The

Darby Bible

 

—its various editions compared

 

 

By S D Noble

 

(This article was originally published in a booklet form which will explain some of the language and layout employed. Copies of the booklet are available free of charge while stocks last - see the contact link on the home page).

 


Preface

 

I hope my readers will excuse me if I begin with a few words of a personal nature. Several years ago I was sitting in a public Bible study when attention was drawn to a footnote in the Darby Bible. I was somewhat startled to find that the note did not exist in my copy—even though it was the oldest edition obtainable (but published after Darby’s death). Up until this juncture I had somewhat naively assumed that what I held in my hands was the Darby translation as Darby had bequeathed it to the Church of God. This set me on a quest of research comparing the various editions of that Bible that have been produced, and seeking to find what was truly Darby and what was really the work of others sheltering beneath an esteemed name. For those of us who know little or nothing of the original languages, there has to be an element of trust in the translator (though not in the sense of slavery to his opinions)—which is why I want certainty about the origin of this version of the Bible. I also believe in honesty. Revisions of what others have produced, even adaptations and abbreviations, all have their place—as long as the reader is adequately apprised of what has been done. Although this booklet can only be said to have skimmed the surface of its subject, it is clear that the Darby Bible has suffered at the hands of its editors. To those who object to my publishing a work of this nature, I would only say that having the truth, even if it is uncomfortable truth, is far better than being deceived, even if that deception be ever so slight. Those who value Mr Darby’s translation (would that there were more) surely have a right to know.

 

December 2016

 

Many years ago an honoured servant of Christ was engaged with a few brethren in some important translation, which the Lord had laid on his and their hearts, and at which they assisted him in their little measure. One morning, on beginning their work, he noticed a little spot of ink in his book, He took out his penknife, and whilst erasing with the greatest care the little blot, so that hardly a trace of it could be discerned, said, as if speaking to himself rather, than to those with him: “I hate spots”. The writer of these lines, who was one of them, never forgot the lesson conveyed, though perhaps never intended, by those three words. They were the most practical interpretation of the divine injunction, “hating even the garment spotted by the flesh”, and “abhor that which is evil; cleave to that which is good”, which, amongst the rest, formed the subject of their translation.[1]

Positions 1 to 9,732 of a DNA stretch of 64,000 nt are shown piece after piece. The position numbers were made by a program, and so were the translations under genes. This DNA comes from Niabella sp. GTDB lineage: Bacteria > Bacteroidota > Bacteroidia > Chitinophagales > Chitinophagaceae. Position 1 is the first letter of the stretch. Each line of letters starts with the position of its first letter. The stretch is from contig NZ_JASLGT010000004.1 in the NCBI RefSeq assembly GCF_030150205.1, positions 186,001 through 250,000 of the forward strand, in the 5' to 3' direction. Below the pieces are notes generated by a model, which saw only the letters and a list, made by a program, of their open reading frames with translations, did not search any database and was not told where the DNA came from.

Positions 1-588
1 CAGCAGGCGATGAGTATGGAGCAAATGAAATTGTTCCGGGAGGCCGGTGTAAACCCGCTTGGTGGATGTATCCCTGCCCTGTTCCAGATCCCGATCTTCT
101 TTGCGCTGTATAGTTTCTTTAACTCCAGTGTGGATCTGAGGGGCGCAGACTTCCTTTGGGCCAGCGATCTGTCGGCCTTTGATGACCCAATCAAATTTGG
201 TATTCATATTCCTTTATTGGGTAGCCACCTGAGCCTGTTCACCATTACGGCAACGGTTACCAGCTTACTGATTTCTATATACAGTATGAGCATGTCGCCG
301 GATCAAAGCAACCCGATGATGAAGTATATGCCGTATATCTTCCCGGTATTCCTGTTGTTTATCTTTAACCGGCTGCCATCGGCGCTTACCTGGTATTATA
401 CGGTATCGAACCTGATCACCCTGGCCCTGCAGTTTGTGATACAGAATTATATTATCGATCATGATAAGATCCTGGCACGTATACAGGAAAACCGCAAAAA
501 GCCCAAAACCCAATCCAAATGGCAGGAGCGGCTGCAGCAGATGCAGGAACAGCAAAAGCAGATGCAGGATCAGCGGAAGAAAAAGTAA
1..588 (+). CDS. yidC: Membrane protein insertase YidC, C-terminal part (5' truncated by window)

The Darby Bible—its various editions compared

 

The English New Testament

 

John Nelson Darby (1800–1882) published an English translation of the New Testament in 1867, with revised editions in 1871 and 1884[2]. There were apparently three initial printings of the 1884 edition (1884, 1886 and 1888, with minor changes in the last two). The third printing has been continued by several publishers to the present day[3]. According to R A Huebner[4]  the publisher George Morrish put out a new edition in 1904. Another printing was issued in 1920, though presumably this was still the 1884 edition. Huebner also refers to the fact that Loizeaux Bros, (the publishing house in the USA associated with F W Grant), issued the 1884 edition under their own imprint in 1890.

Notwithstanding Darby’s remark in the preface to his English New Testament that “it is my own translation”, he was not working alone[5]. The work was the result of a team of labourers, with Darby acting as principal editor. This process applied to the English translation as well as the German and French editions. The names of many of these co–labourers are known, but the publishers (initially George Morrish, then Stow Hill Bible and Tract Depot) would not be sympathetic to their work being noticed, as most of them (if not all) became ecclesiastically separated from the Raven–Taylor group of Exclusive Brethren. The French translation team included W J Lowe and P Schlumberger. The German translation team was made up of J A E W von Poseck, C Brockhaus, H C Voorhoeve and others. Brief accounts of how Darby worked on his translation are given in F W Grant: his life, ministry and legacy, 1995, pp33–34 by John Reid and The Translation Work of John Nelson Darby: Blessing or Burden?, 1024project.com by Gilles Despins.

 

The Complete English Bible

 

Darby died in 1882 without completing his English Old Testament translation. According to the Introductory Notice to the 1890 edition of the Old Testament, he revised only “the first few books” before his death. The mybrethren.org website contains information to the effect that he had “personally checked the Old Testament translation into English up to the book of Joshua”.[6] Since Darby died in 1882, and the complete Bible in English was not published until 1890, this delay seems to imply that the input of others was considerable. The use of the word revised is significant, suggesting that translation was complete, but that checking the text was not. Revision can, of course, result in significant changes being made. Huebner[7] infers that Darby did not translate his German and French texts into English himself: “Most of the work was by his followers on the basis of his French and German Old Testaments. He did some revising of it”. The work on the Old Testament was finished (principally by W J Lowe), working from Mr Darby’s French and German translations. Huebner says E E Whitfield was also involved.[8] The complete Darby Bible[9] was first published in 1890[10] and included Darby’s 1884 edition of the New Testament. Further editions of the Bible were published in 1939 and 1961[11].

 

Alterations to the Preface.